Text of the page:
Paper birch is a North American tree with waterproof bark used in earlier times to make canoes and tepee covers; its wood is now used commercially for toothpicks and ice lolly sticks.
The silver birch is a temperate tree, grown as an ornamental plant, also for its timber. It is used for a range of purposes, from broom-making and steeple-chase fencing to medicines.
Fingerroot is a medicinal and culinary herb, with bright yellow, finger-shaped rhizomes.
Frankincense, an oily gum resin from the tree Boswellia sacra and related species, is named in the Bible as one the three gifts given to the baby Jesus by the 'Three Wise Men'. It has been used for thousands of years in many different cultures.
When this brightly-coloured, forest floor herb was found by a Kew-led team on Namuli Mountain, it was the first time Brachystephanus africanus had been recorded from Mozambique.
More: Kew discoveries
Cabbage, kale, kohlrabi, cauliflower, broccoli and Brussels sprouts are all cultivars of the same species, Brassica oleracea.
This bizarre Madagascan species Brenierea insignis has unusual flattened stems and is only really recognisable as a species of legume when in fruit.
More: Legume family
A shrub or tree, with mulberry-like leaves, paper mulberry is important as a source of fibre for cloth and paper.
Found in the understorey of Amazonian rainforests, rose of Venezuela is considered by many to be one of the most spectacular of all flowering trees.
Bulbophyllum macranthum is an epiphytic orchid from southeast Asia, with long, creeping rhizomes and large, sweetly-scented, fly-pollinated flowers.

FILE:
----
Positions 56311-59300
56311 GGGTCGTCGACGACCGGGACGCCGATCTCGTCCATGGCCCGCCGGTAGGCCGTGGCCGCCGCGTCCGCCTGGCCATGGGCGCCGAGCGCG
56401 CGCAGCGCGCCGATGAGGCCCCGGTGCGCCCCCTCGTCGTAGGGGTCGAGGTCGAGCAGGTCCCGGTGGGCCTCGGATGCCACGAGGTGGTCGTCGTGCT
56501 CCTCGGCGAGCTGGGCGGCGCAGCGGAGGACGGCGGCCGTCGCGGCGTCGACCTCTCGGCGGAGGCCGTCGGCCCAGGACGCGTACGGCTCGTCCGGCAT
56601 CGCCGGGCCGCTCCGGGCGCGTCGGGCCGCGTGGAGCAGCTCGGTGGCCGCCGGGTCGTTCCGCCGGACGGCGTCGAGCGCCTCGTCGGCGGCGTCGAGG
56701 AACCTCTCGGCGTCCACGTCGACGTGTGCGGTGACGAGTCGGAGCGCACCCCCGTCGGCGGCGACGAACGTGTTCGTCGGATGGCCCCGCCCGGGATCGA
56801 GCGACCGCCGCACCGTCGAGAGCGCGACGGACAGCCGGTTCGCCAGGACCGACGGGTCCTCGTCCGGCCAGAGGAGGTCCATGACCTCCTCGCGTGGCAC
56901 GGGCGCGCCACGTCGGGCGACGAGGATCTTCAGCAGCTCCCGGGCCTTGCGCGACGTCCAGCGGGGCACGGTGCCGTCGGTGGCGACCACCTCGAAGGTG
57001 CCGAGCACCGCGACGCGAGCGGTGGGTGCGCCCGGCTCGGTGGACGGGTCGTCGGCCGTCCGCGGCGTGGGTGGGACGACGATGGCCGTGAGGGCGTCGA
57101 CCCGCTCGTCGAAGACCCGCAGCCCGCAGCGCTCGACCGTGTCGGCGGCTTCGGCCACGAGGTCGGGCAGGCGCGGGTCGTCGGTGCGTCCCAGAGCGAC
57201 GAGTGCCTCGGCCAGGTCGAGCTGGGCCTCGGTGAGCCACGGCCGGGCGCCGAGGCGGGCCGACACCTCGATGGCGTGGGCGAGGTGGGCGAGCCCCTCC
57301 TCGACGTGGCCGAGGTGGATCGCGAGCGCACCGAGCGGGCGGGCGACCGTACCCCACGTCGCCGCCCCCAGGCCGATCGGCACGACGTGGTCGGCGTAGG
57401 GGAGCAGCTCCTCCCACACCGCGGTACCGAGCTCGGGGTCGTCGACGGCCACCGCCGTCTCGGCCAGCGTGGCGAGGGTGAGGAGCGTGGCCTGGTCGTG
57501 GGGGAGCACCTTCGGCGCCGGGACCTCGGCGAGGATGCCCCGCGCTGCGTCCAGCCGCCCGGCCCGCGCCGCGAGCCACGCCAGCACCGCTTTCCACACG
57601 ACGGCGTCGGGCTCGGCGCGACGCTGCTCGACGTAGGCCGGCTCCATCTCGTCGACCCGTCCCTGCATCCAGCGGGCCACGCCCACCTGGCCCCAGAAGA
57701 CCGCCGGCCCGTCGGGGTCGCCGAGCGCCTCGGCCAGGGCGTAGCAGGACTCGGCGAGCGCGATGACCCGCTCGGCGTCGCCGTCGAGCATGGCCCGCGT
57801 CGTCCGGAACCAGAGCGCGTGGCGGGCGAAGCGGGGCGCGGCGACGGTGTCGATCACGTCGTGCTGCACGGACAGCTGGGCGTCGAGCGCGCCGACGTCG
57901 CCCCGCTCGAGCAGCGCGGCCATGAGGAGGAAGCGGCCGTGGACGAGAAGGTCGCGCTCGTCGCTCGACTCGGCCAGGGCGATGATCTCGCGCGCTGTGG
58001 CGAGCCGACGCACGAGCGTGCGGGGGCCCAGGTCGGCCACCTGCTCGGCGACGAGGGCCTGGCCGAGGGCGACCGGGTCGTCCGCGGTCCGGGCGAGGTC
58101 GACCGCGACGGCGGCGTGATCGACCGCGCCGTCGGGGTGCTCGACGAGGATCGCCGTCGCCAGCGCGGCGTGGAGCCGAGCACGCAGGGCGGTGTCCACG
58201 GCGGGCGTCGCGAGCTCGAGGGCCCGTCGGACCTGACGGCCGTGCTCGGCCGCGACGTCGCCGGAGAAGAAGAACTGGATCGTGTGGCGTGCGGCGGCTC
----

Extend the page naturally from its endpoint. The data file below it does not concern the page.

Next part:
Bulbophyllum nocturnum was recently discovered on the island of New Britain (part of Papua New Guinea) and is the first known orchid with flowers that consistently open at night and close during the day.
A bulbous herb with small white flowers, Caliphruria tenera has not been recorded in the wild since 1853, and is now considered to be possibly extinct.
Callicarpa argentii is one of four new species of Callicarpa recently described from the island of Borneo.
St George's mushroom is one of the few good edible fungi to be found in spring, usually appearing in late April close to St George’s Day (23rd April), hence the popular name.
An African tree producing a spectacular display of pink flowers, Cape chestnut is a popular ornamental.
In the dense, green, tropical forest undergrowth in Africa, the profusion of petals of the bright white flowers of Caloncoba welwitschii provide quite a spectacle.